Molecular determinants and regulation of Leishmania virulence.

Chang KP, McGwire BS - Kinetoplastid Biol Dis (2002)

Regulation of Leishmania virulence at genetic levels. Blue, Green and Yellow squares with "+", Positive contributors for the multiple determinants discussed; pink square with "-", negative contributors coding for products, which reduce virulence; Red square blank, Facultative contributors, which do not contribute to virulence under the normal conditions.
© Copyright Policy
Related In: Results  -  Collection

Show All Figures
getmorefigures.php?uid=PMC119322&req=5

Figure 4: Regulation of Leishmania virulence at genetic levels. Blue, Green and Yellow squares with "+", Positive contributors for the multiple determinants discussed; pink square with "-", negative contributors coding for products, which reduce virulence; Red square blank, Facultative contributors, which do not contribute to virulence under the normal conditions.
Mentions: Fig. 4 considers Leishmania virulence at the gene level based on hypothetical grounds and on some gene knockout experimental data in the literature. There appear to be three functional groups of genes involved: (A) Positive contributors for the multiple determinants already discussed (Fig. 4., Blue, Green and Yellow squares with "+"); (B) negative contributors (pink square with "-") coding for products, which reduce virulence; and (C) facultative contributors (Red square blank), which normally do not participate in virulence, but do so in the absence of a positive contributor. Normally, the virulent phenotype seen in a given condition represents a balanced presence of positive and negative genes with no involvement of the facultative ones (Fig. 4, 1st row, double-headed horizontal arrow). When one of the positive genes is silenced or lost, virulence may decrease, as expected (Fig. 4, 2nd row, downward arrow). Alternatively, it may remain unchanged when the gene of concern is functionally "backed up" or replaced with another positive contributor via up-regulation of its expression (Fig. 4, 3rd Row, duplication of the green squares with "++") or with that of a facultative gene (Fig. 4, 4th row, red square with "+"). This scenario may explain the experimental findings that knockouts of "virulence genes" do not always result in changes in the phenotype expected. Silencing or loss of the negative gene is accompanied by an increase in virulence (Fig. 4, 6th Row, upward arrow). There is at least one example in the literature for the presence of negative genes [22].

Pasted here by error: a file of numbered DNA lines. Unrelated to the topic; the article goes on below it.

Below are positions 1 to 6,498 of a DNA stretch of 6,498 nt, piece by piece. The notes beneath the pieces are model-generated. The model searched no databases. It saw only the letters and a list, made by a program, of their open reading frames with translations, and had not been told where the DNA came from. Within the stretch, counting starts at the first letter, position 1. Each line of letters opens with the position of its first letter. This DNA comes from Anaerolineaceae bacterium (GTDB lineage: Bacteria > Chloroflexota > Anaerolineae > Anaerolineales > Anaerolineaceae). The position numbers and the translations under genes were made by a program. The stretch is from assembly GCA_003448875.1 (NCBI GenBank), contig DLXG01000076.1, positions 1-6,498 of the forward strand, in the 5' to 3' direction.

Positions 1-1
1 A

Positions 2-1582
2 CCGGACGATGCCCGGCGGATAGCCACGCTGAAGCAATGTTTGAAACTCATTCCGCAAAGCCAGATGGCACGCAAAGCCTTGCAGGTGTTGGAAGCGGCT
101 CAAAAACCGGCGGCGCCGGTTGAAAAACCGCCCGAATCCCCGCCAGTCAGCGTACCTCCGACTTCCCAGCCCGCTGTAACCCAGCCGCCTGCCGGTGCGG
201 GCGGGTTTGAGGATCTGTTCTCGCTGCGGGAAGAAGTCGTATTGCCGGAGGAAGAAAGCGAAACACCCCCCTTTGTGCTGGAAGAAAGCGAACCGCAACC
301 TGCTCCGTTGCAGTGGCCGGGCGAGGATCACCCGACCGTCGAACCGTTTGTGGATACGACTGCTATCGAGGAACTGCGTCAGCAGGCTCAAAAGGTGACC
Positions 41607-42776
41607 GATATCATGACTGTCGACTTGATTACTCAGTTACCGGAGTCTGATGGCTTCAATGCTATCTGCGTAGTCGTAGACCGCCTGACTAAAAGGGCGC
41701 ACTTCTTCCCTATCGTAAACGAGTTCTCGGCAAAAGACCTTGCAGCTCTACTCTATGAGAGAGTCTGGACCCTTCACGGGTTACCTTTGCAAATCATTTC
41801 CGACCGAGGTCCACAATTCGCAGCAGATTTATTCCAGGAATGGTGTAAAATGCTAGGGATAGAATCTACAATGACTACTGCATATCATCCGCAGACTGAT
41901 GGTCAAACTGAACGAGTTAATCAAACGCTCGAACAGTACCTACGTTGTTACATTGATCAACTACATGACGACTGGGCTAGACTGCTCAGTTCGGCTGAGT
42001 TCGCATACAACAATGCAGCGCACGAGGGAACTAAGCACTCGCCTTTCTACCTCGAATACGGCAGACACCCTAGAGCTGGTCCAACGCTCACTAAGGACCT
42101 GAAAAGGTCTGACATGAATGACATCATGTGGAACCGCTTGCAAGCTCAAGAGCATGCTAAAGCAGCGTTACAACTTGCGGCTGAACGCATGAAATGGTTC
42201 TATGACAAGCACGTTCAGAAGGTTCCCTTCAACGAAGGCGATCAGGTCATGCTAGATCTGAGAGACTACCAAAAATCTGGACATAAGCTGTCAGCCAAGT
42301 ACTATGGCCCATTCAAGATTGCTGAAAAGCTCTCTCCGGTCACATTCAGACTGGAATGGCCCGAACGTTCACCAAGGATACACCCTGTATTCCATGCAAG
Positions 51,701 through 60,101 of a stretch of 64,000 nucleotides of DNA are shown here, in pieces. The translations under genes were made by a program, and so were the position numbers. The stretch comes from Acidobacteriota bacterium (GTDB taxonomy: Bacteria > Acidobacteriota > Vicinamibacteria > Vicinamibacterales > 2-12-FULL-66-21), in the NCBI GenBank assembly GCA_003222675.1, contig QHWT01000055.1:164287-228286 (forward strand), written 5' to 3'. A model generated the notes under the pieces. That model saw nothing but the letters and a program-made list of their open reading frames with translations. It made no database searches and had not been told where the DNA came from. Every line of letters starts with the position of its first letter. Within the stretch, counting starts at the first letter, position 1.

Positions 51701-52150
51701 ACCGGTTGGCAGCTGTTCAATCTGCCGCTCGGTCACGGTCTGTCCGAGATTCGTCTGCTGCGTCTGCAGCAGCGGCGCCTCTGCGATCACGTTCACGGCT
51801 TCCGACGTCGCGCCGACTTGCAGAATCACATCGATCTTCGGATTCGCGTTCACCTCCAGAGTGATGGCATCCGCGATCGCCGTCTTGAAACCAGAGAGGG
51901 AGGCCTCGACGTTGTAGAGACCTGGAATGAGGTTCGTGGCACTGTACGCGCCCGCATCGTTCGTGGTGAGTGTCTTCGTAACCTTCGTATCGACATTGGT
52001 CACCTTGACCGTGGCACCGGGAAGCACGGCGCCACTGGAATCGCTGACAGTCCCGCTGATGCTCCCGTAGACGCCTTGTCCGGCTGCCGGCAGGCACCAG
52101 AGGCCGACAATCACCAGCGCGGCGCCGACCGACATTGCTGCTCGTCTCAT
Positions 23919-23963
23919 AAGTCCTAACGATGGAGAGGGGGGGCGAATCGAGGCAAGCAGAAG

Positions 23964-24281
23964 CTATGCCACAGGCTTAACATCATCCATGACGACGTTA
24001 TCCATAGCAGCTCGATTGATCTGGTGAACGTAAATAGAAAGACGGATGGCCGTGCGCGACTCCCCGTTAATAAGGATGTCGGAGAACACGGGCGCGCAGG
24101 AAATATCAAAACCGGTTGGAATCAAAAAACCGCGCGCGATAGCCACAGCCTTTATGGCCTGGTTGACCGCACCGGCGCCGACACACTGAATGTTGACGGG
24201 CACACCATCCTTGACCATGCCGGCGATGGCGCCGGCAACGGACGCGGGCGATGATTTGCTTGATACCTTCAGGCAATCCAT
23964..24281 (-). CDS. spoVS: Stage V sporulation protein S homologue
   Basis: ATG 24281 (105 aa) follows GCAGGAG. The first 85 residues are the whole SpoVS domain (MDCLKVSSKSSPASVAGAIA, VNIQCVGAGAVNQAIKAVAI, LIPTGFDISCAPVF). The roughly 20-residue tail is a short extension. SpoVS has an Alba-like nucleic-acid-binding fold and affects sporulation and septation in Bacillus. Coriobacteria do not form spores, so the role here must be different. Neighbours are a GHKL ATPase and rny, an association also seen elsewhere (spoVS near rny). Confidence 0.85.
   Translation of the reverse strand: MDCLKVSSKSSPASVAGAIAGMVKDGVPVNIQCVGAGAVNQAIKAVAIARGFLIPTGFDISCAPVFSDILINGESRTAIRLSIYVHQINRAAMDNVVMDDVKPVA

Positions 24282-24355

Bottom Line: The outcome of each phase is depicted to result from the interactions of a distinct group of parasite molecules with a specific host immune compartment.Their interactions with the host immune system lead to the elimination or reduction of parasites to effect a clinical cure.The model suggests that different parasite determinants may be targeted by different strategies to achieve more effective control of leishmaniasis and other similar diseases.

View Article: PubMed Central - HTML - PubMed

Affiliation: Department of Microbiology/Immunology, University of Health Sciences/Chicago Medical School, North Chicago, IL, USA. changk@finchcms.edu

ABSTRACT
A Leishmania model to explain microbial virulence in chronic infectious diseases is proposed. All these diseases progress from infection to symptomatic phase to host death or recovery. The outcome of each phase is depicted to result from the interactions of a distinct group of parasite molecules with a specific host immune compartment. The first group consists of invasive/evasive determinants, which are largely parasite cell surface and secreted molecules. Their activities help parasites establish infection by overcoming host immunologic and non-immunologic barriers. These determinants do not cause disease per se, but are indispensable for infection necessary for the development of a disease-state. The second group of parasite molecules consists of "pathoantigenic" determinants - unique parasite epitopes present often within otherwise highly conserved cytoplasmic molecules. Immune response against these determinants is thought to result in immunopathology manifested as clinical signs or symptoms, namely the virulent phenotype. The third group of parasite molecules is hypothetically perceived as vaccine determinants. Their interactions with the host immune system lead to the elimination or reduction of parasites to effect a clinical cure. Differential expression of these determinants alone by parasites may alter their interactions with the hosts. Virulent phenotype is consequently presented as a spectrum of manifestations from asymptomatic infection to fatality. A secondary level of regulation lies in host genetic and environmental factors. The model suggests that different parasite determinants may be targeted by different strategies to achieve more effective control of leishmaniasis and other similar diseases.

No MeSH data available.


Related in: MedlinePlus